David Knapp

Vice President, Corporate Research, Boston Scientific

David Knapp

Vice President, Corporate Research, Boston Scientific

Biography

A leader in the area of Medical Device Development and Exploratory Research, Dave Knapp has been working to treat unmet needs in coronary, cardiovascular and pulmonary medicine for 20 years. Dave’s current focus as Vice President of Corporate Research at Boston Scientific is on developing new solutions and fostering growth in White Space areas. Coordinating open collaborative efforts has been a key focus area, including developing relationships with external institutions and connecting across disciplines and functions to drive meaningful innovation.

Dave has a Bachelor of Science in Chemical Engineering from the University of Michigan, Ann Arbor and a Ph.D. in Chemical Engineering and Materials Science from the University of Minnesota. His undergraduate research focused in the area of cell separation and biochemical engineering at the University of Michigan and MIT, followed by a focus on Tissue Engineering at the University of Minnesota, contributing to deeper understanding of wound healing and developing bio artificial tissues such as liver, artery and heart valve leaflets.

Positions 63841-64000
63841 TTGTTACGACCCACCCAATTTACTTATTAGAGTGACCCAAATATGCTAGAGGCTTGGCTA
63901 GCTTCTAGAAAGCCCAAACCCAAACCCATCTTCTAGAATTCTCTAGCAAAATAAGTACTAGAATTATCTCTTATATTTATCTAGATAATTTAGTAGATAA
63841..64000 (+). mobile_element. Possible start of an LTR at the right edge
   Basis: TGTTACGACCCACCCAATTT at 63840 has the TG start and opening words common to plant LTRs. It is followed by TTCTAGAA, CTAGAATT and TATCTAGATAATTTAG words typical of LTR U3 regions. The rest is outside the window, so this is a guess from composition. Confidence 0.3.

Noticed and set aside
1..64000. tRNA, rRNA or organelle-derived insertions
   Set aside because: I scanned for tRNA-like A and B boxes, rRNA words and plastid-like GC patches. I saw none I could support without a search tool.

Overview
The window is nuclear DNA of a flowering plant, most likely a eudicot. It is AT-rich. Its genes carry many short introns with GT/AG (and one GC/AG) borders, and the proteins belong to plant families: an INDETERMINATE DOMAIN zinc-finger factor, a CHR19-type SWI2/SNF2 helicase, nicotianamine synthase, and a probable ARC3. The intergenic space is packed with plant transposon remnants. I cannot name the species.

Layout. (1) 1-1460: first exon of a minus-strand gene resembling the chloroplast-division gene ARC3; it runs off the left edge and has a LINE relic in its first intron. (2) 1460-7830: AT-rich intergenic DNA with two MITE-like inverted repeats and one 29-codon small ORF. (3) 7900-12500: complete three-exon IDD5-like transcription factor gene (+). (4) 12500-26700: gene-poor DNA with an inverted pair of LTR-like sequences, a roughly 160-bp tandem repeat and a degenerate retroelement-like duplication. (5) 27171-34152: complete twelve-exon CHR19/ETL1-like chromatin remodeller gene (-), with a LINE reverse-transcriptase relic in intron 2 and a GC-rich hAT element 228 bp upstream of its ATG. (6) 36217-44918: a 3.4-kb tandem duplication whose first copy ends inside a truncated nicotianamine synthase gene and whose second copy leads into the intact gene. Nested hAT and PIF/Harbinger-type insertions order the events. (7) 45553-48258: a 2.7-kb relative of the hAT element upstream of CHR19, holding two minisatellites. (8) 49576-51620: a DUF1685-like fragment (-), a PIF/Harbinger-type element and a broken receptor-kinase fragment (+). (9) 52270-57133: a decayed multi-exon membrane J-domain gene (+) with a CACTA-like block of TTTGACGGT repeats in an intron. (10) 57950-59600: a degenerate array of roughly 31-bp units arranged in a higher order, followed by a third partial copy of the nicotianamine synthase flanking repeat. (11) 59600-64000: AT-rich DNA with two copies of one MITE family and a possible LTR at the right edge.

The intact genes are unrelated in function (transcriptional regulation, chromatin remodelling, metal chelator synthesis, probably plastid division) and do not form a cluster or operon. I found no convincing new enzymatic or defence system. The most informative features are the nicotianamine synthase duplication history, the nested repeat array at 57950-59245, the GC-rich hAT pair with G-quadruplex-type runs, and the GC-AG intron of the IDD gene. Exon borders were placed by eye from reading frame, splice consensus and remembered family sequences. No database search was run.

Following his tenure as a research scientist and operations engineer at Amoco Oil Company, Dave joined the Corporate Research team at Boston Scientific to help lead a development effort in Drug Eluting Stents. Since then, Dave has held a number of roles within Boston Scientific, spanning from exploratory to commercialization phases of the development cycle for various medical technologies in the cardiovascular space. His current role in Corporate Research focuses on innovation and driving new growth in white space areas and expansion into new geographies. Dave has presented at several conferences including meetings for the American Institute of Chemical Engineers (AIChE), Institute for Electrical and Electronics Engineers (IEEE), and Society for Biomaterials. He is an author on a number of publications in the areas of biopolymer rheology, in vitro assays for cell migration and traction, and modeling mechanism of release from controlled release formulations.